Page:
King Richard: Nixon and Watergate by Michael Dobbs

A well planned and meticulously researched book that provides a bout of fresh air, despite decades spent on the subject and countless stories told in writing as well as cinematic optics, Dobbs holds one attention to the last page.

Especially poignant the story is in parallel to analysing recent Trump Presidency (shall one read Woodward’s Fear: Trump in the White House, by the way, a mentor of Dobbs). Uneasy analogies abound, but so do stories told by Nixon himself, an avid historical biographies reader, of misdeeds and misfires of Presidents ennobled by history.

It also plays well in 2021 alongside tv series like Apple TV+ 1971 or other movie dramatizations — allowing one to see in stereo the unfolding of early 70ies.

The cadence, setting apart chapters by days, ticking like a “clockwork orange” of a dystopian past, setting the stage for a crisis that unravels the particular Administration, it destroys the office of the Presidency, rendering Nixon unable to operate as he did, relying on his aids, who, in fanatic haze of giving Nixon their all, cross countless boundaries, be that breaking into Daniel Ellsberg’s (Pentagon Papers leaker) psychiatrist office, or wiretapping opposition or, finally, breaking into Democratic National Committee in Watergate hotel.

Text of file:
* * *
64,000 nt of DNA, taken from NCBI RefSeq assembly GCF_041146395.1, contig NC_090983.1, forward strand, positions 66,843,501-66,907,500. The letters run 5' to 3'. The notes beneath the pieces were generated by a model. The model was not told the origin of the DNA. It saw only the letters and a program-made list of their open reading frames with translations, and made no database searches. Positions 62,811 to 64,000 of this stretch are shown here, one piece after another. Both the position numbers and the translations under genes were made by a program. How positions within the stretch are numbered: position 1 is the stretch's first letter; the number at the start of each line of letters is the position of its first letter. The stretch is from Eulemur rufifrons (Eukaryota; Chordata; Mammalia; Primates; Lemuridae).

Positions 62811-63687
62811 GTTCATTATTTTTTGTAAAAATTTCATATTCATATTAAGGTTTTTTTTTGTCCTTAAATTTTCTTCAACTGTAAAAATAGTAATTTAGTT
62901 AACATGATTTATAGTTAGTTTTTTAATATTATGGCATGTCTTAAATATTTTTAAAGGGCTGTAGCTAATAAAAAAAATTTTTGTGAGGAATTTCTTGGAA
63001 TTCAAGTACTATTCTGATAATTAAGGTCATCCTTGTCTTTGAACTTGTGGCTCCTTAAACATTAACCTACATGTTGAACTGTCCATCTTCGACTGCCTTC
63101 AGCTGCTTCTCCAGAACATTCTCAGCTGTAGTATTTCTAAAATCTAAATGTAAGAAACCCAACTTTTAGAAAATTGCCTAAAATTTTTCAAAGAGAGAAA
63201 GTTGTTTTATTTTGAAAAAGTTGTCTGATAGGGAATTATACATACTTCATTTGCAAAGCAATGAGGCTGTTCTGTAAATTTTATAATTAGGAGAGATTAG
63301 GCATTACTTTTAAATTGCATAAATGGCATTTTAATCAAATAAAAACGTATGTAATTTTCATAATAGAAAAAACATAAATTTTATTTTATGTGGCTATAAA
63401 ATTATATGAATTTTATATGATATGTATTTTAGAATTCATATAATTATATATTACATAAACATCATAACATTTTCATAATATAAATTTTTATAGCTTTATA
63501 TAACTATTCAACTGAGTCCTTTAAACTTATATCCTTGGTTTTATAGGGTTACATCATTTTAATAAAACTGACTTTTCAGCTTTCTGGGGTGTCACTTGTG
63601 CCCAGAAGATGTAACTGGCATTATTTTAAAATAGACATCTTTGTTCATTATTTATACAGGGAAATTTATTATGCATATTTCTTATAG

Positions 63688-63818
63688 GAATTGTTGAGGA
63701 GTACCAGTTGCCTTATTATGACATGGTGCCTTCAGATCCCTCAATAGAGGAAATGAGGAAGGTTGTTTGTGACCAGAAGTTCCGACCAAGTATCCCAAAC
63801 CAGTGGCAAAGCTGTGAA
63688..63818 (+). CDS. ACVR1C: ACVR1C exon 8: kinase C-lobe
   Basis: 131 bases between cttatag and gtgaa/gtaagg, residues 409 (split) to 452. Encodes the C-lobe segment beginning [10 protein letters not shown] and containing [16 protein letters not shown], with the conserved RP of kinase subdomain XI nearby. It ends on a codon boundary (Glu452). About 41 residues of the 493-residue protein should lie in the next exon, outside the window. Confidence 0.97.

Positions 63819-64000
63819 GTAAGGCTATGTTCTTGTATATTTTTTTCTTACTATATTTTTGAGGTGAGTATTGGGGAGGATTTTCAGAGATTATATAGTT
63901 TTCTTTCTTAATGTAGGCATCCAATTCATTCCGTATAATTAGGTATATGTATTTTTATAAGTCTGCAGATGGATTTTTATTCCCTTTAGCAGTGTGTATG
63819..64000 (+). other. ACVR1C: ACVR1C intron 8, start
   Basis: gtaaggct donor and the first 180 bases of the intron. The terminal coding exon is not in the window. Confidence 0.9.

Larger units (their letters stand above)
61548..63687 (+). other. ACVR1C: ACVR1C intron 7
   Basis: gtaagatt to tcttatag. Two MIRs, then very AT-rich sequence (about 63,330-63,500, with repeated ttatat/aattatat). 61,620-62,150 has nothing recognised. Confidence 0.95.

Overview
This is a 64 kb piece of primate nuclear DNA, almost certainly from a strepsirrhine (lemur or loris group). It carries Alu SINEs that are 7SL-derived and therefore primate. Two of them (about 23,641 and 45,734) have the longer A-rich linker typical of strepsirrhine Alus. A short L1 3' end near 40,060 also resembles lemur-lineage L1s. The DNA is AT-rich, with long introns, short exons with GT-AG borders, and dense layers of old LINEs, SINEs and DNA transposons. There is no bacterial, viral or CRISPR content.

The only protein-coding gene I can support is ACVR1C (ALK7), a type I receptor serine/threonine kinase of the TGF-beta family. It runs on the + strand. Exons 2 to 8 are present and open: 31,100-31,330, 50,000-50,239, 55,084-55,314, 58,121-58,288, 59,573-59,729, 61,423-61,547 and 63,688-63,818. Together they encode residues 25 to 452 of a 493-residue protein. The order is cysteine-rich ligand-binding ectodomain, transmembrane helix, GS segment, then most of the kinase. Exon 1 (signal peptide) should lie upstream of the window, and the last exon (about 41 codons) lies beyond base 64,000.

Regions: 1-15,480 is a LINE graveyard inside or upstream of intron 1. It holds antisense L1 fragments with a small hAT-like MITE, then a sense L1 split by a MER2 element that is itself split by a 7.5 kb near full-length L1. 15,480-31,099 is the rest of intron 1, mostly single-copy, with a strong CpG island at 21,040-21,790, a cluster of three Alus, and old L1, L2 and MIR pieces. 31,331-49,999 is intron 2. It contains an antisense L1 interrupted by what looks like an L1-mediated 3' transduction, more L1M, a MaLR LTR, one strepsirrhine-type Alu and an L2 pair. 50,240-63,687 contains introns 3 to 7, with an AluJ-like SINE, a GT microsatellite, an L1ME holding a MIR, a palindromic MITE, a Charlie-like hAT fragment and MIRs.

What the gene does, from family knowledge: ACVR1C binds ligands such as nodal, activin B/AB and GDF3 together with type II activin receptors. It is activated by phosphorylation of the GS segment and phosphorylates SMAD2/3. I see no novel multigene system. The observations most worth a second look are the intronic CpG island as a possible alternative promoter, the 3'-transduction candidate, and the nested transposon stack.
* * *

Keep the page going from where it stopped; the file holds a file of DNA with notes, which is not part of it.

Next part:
Further reading to spice up what has been happening and how Vietnam catalyzed Nixon’s second Administration decisions:

Ellsberg was a high-rising analyst witnessing first-hand the inefficiency of American tactics in Vietnam and contributing to McNamara Pentagon Papers that provided a nasty truth dispelling the visage of a victorious military campaign. He also provided essential understanding to the infighting between National Security apparatus led by Henry Kissinger and the Pentagon, as well as Secretary of State (often sidelined in the negotiations with Vietnam)

President: See, the attack in the North that we have in mind…power plants, whatever’s left — POL [petroleum], the docks…And, I still think we ought to take the dikes out now. Will that drown people?

Kissinger: About two hundred thousand people.

President: No, no, no…I’d rather use the nuclear bomb. Have you got that, Henry?

Kissinger: That, I think, would just be too much. President: The nuclear bomb, does that bother you?…I just want you to think big, Henry, for Christsakes.

Only a human. VC at @gauss_vc